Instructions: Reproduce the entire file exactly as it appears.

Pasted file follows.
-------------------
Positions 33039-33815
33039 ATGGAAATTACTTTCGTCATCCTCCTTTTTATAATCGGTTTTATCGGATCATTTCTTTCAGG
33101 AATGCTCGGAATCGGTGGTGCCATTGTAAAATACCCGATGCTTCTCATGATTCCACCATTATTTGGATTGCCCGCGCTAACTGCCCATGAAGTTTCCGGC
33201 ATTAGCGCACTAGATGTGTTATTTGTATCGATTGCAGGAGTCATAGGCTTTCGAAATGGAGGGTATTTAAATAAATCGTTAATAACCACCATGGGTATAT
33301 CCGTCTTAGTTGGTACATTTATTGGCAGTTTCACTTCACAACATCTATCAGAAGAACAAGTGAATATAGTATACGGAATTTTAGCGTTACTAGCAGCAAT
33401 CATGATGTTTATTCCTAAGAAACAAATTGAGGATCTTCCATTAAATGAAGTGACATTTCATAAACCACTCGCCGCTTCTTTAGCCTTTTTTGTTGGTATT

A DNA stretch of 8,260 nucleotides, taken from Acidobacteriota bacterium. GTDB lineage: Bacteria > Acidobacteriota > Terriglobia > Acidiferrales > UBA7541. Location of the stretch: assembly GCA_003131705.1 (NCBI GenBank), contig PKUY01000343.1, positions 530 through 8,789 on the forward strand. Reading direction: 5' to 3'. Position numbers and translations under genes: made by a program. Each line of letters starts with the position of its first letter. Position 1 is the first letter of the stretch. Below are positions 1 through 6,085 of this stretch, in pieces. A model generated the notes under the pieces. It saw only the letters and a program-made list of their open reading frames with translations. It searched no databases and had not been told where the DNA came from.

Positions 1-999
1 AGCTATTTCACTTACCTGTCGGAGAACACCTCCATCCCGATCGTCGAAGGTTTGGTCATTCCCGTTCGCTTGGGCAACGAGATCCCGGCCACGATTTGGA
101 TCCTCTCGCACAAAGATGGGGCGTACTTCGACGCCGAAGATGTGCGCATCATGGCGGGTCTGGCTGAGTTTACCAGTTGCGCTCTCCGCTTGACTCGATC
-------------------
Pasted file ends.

Positions 33039-33815
33039 ATGGAAATTACTTTCGTCATCCTCCTTTTTATAATCGGTTTTATCGGATCATTTCTTTCAGG
33101 AATGCTCGGAATCGGTGGTGCCATTGTAAAATACCCGATGCTTCTCATGATTCCACCATTATTTGGATTGCCCGCGCTAACTGCCCATGAAGTTTCCGGC
33201 ATTAGCGCACTAGATGTGTTATTTGTATCGATTGCAGGAGTCATAGGCTTTCGAAATGGAGGGTATTTAAATAAATCGTTAATAACCACCATGGGTATAT
33301 CCGTCTTAGTTGGTACATTTATTGGCAGTTTCACTTCACAACATCTATCAGAAGAACAAGTGAATATAGTATACGGAATTTTAGCGTTACTAGCAGCAAT
33401 CATGATGTTTATTCCTAAGAAACAAATTGAGGATCTTCCATTAAATGAAGTGACATTTCATAAACCACTCGCCGCTTCTTTAGCCTTTTTTGTTGGTATT

A DNA stretch of 8,260 nucleotides, taken from Acidobacteriota bacterium. GTDB lineage: Bacteria > Acidobacteriota > Terriglobia > Acidiferrales > UBA7541. Location of the stretch: assembly GCA_003131705.1 (NCBI GenBank), contig PKUY01000343.1, positions 530 through 8,789 on the forward strand. Reading direction: 5' to 3'. Position numbers and translations under genes: made by a program. Each line of letters starts with the position of its first letter. Position 1 is the first letter of the stretch. Below are positions 1 through 6,085 of this stretch, in pieces. A model generated the notes under the pieces. It saw only the letters and a program-made list of their open reading frames with translations. It searched no databases and had not been told where the DNA came from.

Positions 1-999
1 AGCTATTTCACTTACCTGTCGGAGAACACCTCCATCCCGATCGTCGAAGGTTTGGTCATTCCCGTTCGCTTGGGCAACGAGATCCCGGCCACGATTTGGA
101 TCCTCTCGCACAAAGATGGGGCGTACTTCGACGCCGAAGATGTGCGCATCATGGCGGGTCTGGCTGAGTTTACCAGTTGCGCTCTCCGCTTGACTCGATC